clown – 1
clown classes for professional development
Recently I’ve begun devoting a lot of time to clowning – going to classes to learn the tradition by doing. When I say “a lot of time” I’d estimate about 10 hours a week, when I add up class time (4 hours) plus travel time and homework. I don’t know where I’ve found the “extra time” for this hobby and I’m not sure I have. But one thing I’m certain of is that I feel tremendously enthusiastic about the topic.
To make myself feel better about investing so much of my time when I already have so many other projects on the go, I consider these classes “professional development.”
There’s a lot of psychology to being a clown, practicing mindful attention and being alive to what’s happening right now and a lot of un-learning unhelpful, unhealthy ways of being. This all relates directly to my work with activist and community groups too.
One colleague remarked that she had never seen someone so enthusiastic when they talked about their professional development before. And it’s true, I haven’t felt this excited about something in a long time. Maybe the last time was when Lula joined our family. Or it reminds of the feeling of falling in love.
Clown school days
I am 9 weeks into the school year so far, and I probably am moving beyond the “honeymoon phase”. This week in one of my classes I felt a wee grumpy and not particularly “clowny” or like my usual “clowny” of the weeks before. I took it as an exercise in feeling whatever it was and accepting it.
So right now I have two clown classes a week. One, Tuesday morning from 11 to 1 at a circus school in a nearby village and the other Wednesday afternoons from 5 to 7 at a neighborhood gender equality center. The Wednesday teacher is from a clown school in a different nearby village.
The Tuesday class runs all year until June, and the Wednesday one is a short community course, only 5 weeks long. I learned about the short course because I have taken a couple of weekend intensive courses at the clown school. These weekend courses run Saturday and Sunday from 10 until 7. They are powerful but exhausting weekends. Next weekend I will take another one – Clowning for Social Transformation. I’m super excited about that and thinking already about how to manage my energy so I absorb all I can from the weekend.
So you see? A lot of time devoted to clowning! I have gone a bit clown crazy these days! Even I have enough self-awareness to notice that.
what’s clown class like?
The classes are similar yet different in terms of the teaching-style and the way we engage with the content.
But a class is more or less like this – the teachers suggest games or activities that also function as warm-up exercises that build on each other, in turn growing our confidence and skills to then do a (usually) more complex activity like doing a performance, completing some task or playing a game.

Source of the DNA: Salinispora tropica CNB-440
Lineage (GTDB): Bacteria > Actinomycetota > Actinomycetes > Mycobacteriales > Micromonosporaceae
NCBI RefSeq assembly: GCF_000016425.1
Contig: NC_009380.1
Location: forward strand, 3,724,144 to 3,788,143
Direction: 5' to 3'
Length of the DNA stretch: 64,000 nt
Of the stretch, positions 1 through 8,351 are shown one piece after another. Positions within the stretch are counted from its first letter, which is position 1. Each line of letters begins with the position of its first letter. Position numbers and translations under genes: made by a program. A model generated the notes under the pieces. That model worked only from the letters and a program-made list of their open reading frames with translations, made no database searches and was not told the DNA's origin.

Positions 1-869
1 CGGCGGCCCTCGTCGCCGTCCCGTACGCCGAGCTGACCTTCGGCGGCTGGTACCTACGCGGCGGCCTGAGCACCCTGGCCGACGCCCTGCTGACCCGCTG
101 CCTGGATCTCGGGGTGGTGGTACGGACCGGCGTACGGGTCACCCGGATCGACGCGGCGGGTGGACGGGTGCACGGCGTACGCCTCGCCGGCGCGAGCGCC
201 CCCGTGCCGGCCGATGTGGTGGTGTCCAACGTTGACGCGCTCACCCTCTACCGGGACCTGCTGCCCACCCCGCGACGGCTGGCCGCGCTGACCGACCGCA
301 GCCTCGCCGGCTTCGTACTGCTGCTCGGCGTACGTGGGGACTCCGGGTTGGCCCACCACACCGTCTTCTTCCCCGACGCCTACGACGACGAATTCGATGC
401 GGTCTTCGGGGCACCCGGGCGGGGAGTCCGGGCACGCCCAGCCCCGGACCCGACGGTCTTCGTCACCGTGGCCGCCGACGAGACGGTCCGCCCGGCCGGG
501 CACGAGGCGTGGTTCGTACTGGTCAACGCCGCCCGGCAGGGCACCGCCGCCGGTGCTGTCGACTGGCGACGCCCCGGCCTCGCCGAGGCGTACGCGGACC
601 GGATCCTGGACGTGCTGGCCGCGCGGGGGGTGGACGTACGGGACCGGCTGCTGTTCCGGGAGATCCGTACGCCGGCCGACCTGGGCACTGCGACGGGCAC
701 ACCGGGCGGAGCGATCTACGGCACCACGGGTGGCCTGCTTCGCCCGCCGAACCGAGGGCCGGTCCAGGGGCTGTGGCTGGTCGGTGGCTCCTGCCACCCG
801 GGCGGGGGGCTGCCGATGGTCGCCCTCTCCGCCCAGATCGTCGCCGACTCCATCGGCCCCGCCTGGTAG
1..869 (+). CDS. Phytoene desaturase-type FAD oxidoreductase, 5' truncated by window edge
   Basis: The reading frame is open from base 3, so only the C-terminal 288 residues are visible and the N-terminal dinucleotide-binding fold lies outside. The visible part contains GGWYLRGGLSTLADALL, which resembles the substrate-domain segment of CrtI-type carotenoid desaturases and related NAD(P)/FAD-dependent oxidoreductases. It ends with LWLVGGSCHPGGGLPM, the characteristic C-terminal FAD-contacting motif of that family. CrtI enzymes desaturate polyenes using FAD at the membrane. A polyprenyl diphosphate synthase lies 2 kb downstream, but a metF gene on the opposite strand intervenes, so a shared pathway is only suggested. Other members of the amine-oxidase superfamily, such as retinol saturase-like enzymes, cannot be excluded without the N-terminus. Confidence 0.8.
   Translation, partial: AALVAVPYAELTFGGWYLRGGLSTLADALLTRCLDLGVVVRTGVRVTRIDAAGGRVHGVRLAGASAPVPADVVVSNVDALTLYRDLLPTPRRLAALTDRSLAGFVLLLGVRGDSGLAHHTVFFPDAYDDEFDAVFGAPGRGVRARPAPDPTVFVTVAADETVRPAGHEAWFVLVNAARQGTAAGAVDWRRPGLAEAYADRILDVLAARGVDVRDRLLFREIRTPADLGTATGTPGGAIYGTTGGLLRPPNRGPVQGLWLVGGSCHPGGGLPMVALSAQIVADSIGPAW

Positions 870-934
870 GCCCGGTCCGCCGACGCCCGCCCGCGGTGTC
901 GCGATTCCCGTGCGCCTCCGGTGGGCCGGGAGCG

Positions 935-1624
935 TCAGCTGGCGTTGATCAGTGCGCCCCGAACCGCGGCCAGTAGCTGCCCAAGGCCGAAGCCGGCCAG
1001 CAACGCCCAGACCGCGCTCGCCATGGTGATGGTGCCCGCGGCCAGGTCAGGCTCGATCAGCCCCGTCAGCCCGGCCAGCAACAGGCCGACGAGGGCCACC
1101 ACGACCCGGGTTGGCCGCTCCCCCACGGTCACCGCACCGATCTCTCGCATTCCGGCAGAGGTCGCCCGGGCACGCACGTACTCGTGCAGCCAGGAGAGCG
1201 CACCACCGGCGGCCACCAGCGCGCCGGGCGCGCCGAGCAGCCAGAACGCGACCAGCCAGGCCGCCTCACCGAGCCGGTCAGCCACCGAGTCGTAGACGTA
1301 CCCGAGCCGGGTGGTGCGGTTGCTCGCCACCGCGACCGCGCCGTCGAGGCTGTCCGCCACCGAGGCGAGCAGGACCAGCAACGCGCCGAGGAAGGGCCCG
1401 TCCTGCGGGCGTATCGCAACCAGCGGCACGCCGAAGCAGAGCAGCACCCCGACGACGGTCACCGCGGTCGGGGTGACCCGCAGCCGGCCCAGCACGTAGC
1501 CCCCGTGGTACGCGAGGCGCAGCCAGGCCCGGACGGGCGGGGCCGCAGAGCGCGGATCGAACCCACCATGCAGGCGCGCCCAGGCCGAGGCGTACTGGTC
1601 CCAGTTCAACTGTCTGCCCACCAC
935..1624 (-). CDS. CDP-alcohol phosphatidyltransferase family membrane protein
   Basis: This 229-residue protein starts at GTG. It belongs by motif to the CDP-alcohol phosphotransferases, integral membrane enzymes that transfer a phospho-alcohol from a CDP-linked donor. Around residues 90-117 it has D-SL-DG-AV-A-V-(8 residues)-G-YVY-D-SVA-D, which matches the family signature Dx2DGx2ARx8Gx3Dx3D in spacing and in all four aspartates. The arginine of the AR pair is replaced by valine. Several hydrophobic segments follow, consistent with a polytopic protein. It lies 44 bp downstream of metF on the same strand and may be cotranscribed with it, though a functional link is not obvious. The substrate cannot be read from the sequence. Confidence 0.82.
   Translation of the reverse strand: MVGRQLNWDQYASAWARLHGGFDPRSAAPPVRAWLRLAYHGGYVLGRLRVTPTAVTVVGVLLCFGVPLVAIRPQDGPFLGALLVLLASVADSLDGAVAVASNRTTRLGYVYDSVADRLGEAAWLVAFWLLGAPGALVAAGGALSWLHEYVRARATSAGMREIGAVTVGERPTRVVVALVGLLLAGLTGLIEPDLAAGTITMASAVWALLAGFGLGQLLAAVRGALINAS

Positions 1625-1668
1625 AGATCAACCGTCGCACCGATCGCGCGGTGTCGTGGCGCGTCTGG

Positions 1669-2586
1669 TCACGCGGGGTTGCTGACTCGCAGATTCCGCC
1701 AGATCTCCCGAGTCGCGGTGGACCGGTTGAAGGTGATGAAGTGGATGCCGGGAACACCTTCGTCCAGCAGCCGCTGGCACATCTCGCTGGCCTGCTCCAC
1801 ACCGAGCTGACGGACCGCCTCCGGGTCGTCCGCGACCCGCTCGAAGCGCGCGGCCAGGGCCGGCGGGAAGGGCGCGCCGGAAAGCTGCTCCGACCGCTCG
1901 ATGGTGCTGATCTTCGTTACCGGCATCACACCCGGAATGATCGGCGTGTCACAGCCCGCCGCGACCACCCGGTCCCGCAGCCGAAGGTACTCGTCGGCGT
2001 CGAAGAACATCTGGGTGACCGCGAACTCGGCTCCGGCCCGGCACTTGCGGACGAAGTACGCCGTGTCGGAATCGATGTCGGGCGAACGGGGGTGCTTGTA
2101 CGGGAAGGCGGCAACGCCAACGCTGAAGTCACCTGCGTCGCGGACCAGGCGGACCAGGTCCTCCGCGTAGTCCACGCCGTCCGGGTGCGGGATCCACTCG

We do talk and work with voice and sound, but a lot of the work (so far) is exploration of our clown’s inner world and giving that expression through body and movement.
The teachers I work with believe that the “clown” represents our best other self and the possibility, therefore, of practicing healthy schizophrenia. That “clown” emotions are the motivation for action, and clowns always say “yes”.
The teaching styles are different. One teacher is more “free-style” and the other is bit more “directive”. Taking orders can be difficult for many people, including me, and I’ve had to work with myself about that, but I’m softening to her approach.
She may sound like a drill Sargent because she uses a whistle. Any and all actions and responses are “right” and “welcome”, yet she always encourages a bit more. “Keep going and make them laugh if what you’re doing is working. And if it’s not, don’t give up, do something else. Keep trying. Give more, we have it to give, we are energy,” she says. I can tell she has the students’ best interests at heart, even if I sometimes feel annoyed with her.
The other teacher, by contrast is more collective and reflective in her approach. After an improv performance exercise — imagine three clown students come on stage and are asked to collectively explain why they are late and where they have been. The idea is to co-create a fantastical story, acted out with gestures and built on the foundation of “yes”. That is no matter what a colleague says, the other clowns respond affirmatively and say more.
When the performance is over, this teacher first asks the public (the other clown students) and the performers what worked and why. She also asks about missed opportunities, when a proposal was made to the group that wasn’t picked up. Finally after we’ve thought it through ourselves, she offers comments. It amazes me how she can hold all the details of these performances in her head. She hardly ever takes notes.
Both teachers are very good at what they do, and loving, caring and supportive towards the students. They just express it differently.
I could go into a lot more detail about these classes, and I’m sure in some post some day I will. I’m studying the content and design carefully and thinking about my own work. But for now, and in brief, in clown class: we play games, laugh a lot and have a ton of fun. And I while I don’t know actually how I’m growing or what I’m learning, I must be because I am exhausted after class and still thinking about things days later.
Intrigued to know more?
I am and I expect I’ll have more to say soon.
Links to the schools
Espai de Circa and Associació Valenciana de Circ — Located in nearby Alboraya, this school teaches circus arts to professionals and the general public. It also holds lots of events and performances. A great place.
payaso 1 -es — If you read Spanish, in this blog I describe the clown school’s basic course in clown emotions that everyone must take before signing up to other courses: Navegating Clown Emotions, basic level.